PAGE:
# Symmetry of Green's function on the general case

Let's consider the differential equation

$$\nabla\cdot[p(\mathbf{r})\nabla u(\mathbf{r})]-s(\mathbf{r})u(\mathbf{r})=-f(\mathbf{r}).$$

I want to show that the Green's function is symmetric, so that $G(\mathbf{r}_1,\mathbf{r}_2)=G(\mathbf{r}_2,\mathbf{r}_1)$.

I tried one argument similar to that used with the Helmholtz equation. In that case the equation is:

$$\nabla^2\psi+k^2\psi=f,$$

In that case the Green's function satisfies

$$\nabla^2G(\mathbf{r},\mathbf{r}_0)+k^2G(\mathbf{r},\mathbf{r}_0)=\delta(\mathbf{r}-\mathbf{r}_0)$$

If we then write this equation for $G(\mathbf{r},\mathbf{r}_i)$ with $i=1,2$ and then we multiply the first by $G(\mathbf{r},\mathbf{r}_2)$, multiply the second by $G(\mathbf{r},\mathbf{r}_1)$ and subtract, we get emplyoing Green's second identity that:

$$G(\mathbf{r}_1,\mathbf{r}_2)-G(\mathbf{r}_2,\mathbf{r}_1)=\int_{S}[G(\mathbf{r},\mathbf{r}_2)\nabla G(\mathbf{r},\mathbf{r}_1)-G(\mathbf{r},\mathbf{r}_1)\nabla G(\mathbf{r},\mathbf{r}_2)]\cdot \operatorname{d\mathbf{S}}$$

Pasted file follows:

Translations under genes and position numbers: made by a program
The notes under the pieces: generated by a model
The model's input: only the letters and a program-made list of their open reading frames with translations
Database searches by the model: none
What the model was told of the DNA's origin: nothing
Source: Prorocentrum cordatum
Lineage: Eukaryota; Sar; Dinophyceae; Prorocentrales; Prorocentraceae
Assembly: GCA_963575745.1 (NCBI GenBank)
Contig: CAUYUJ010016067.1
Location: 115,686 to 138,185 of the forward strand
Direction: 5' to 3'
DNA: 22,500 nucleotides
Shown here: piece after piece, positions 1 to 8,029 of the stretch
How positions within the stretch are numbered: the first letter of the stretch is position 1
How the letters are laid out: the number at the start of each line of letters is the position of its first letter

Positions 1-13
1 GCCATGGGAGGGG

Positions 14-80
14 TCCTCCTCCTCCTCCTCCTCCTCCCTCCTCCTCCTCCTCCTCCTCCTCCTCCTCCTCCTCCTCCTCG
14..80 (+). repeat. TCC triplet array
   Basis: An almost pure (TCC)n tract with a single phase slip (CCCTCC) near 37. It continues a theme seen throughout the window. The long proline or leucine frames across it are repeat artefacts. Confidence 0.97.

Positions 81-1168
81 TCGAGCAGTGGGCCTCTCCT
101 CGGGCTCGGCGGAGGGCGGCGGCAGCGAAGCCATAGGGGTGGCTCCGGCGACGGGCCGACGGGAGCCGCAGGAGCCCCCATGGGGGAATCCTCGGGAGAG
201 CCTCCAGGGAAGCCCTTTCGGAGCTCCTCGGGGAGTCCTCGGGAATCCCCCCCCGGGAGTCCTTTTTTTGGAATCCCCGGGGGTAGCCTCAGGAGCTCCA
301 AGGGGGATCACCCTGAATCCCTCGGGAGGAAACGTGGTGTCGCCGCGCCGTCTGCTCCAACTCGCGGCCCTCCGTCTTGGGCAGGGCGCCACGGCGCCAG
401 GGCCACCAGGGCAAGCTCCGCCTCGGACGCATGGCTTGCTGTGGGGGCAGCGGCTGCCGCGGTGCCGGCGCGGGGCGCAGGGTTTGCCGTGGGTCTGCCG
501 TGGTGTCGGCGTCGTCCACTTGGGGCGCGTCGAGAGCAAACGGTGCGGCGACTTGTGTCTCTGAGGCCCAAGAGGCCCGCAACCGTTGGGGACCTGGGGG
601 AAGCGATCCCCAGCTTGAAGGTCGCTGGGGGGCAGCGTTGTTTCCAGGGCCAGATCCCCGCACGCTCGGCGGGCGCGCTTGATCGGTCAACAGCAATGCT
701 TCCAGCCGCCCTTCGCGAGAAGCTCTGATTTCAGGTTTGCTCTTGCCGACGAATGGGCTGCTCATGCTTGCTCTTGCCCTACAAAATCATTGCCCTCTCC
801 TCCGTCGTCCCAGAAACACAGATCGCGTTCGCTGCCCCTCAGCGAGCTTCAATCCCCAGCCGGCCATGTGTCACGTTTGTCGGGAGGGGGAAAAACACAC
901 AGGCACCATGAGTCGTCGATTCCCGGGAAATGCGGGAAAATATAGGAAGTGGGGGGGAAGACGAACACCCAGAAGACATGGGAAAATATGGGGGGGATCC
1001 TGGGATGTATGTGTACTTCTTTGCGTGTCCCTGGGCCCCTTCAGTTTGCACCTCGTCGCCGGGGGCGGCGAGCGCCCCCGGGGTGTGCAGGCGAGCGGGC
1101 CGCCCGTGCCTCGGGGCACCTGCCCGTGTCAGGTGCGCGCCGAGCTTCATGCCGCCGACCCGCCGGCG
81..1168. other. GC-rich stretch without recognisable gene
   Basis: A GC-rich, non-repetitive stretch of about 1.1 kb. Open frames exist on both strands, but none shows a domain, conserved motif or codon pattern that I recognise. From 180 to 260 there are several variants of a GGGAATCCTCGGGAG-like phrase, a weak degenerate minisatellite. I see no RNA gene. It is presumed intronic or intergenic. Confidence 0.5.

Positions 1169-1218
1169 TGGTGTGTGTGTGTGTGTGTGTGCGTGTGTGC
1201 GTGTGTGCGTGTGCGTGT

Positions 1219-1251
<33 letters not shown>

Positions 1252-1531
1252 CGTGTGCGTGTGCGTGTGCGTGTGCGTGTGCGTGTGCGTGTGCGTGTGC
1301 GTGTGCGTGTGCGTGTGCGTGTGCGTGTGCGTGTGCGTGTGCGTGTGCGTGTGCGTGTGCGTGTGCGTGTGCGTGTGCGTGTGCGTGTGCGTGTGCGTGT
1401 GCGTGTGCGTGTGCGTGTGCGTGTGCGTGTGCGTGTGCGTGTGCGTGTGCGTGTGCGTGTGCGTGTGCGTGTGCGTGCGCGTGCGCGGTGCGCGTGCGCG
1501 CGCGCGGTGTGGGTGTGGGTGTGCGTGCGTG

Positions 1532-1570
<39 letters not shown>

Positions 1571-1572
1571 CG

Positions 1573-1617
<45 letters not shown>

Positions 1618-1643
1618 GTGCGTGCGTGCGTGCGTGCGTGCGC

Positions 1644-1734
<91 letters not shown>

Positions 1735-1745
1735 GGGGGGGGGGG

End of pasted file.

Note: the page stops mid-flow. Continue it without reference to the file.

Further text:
Thus, considering Dirichlet or Neumann boundary conditions on $S$ we see that the integral vanishes so that $G(\mathbf{r}_1,\mathbf{r}_2)=G(\mathbf{r}_2,\mathbf{r}_1)$.

Now, I tried to mimic this to the more general case, but the $p$ function stops us from applying Green's second identity. I've been trying this for some time, but I haven't got any far.

So, how can I show the symmetry of the Green function in this case? Any help is appreciated!

• maybe there is a minus missing in your second sentence ? Or this "antisymmetric" is antisymmetric to my usual meaning. Commented May 3, 2016 at 3:32
• Sorry, it was my mistake here. The correct property is that the function is symmetric, not antisymmetric. I thought the right thing and wrote the wrong one. Thanks for pointing this out. Anyway, do you have any idea on this matter? I believe there should be one very simple way to do it that I'm not figuring it out.
– Gold
Commented May 3, 2016 at 3:35
• I don't know, but, that doesn't mean too much on this topic :) Commented May 3, 2016 at 3:42

\begin{align} G(\vec r_1,\vec r_2)-G(\vec r_2,\vec r_1)&=\int_V \left(G(\vec r,\vec r_2)\nabla \cdot(p(\vec r)\nabla G(\vec r,\vec r_1))-G(\vec r,\vec r_1)\nabla \cdot(p(\vec r)\nabla G(\vec r,\vec r_2))\right)\,dV\\\\ &=\oint_S p(\vec r)\left(G(\vec r,\vec r_2)\nabla G(\vec r,\vec r_1)-G(\vec r,\vec r_1)\nabla G(\vec r,\vec r_2)\right)\cdot \hat n\,dS\\\\ &=0 \end{align}
if either $\left. G(\vec r,\vec r')\right|_{\vec r\in S}=0$ or $\left. \hat n\cdot \nabla G(\vec r,\vec r')\right|_{\vec r\in S}=0$.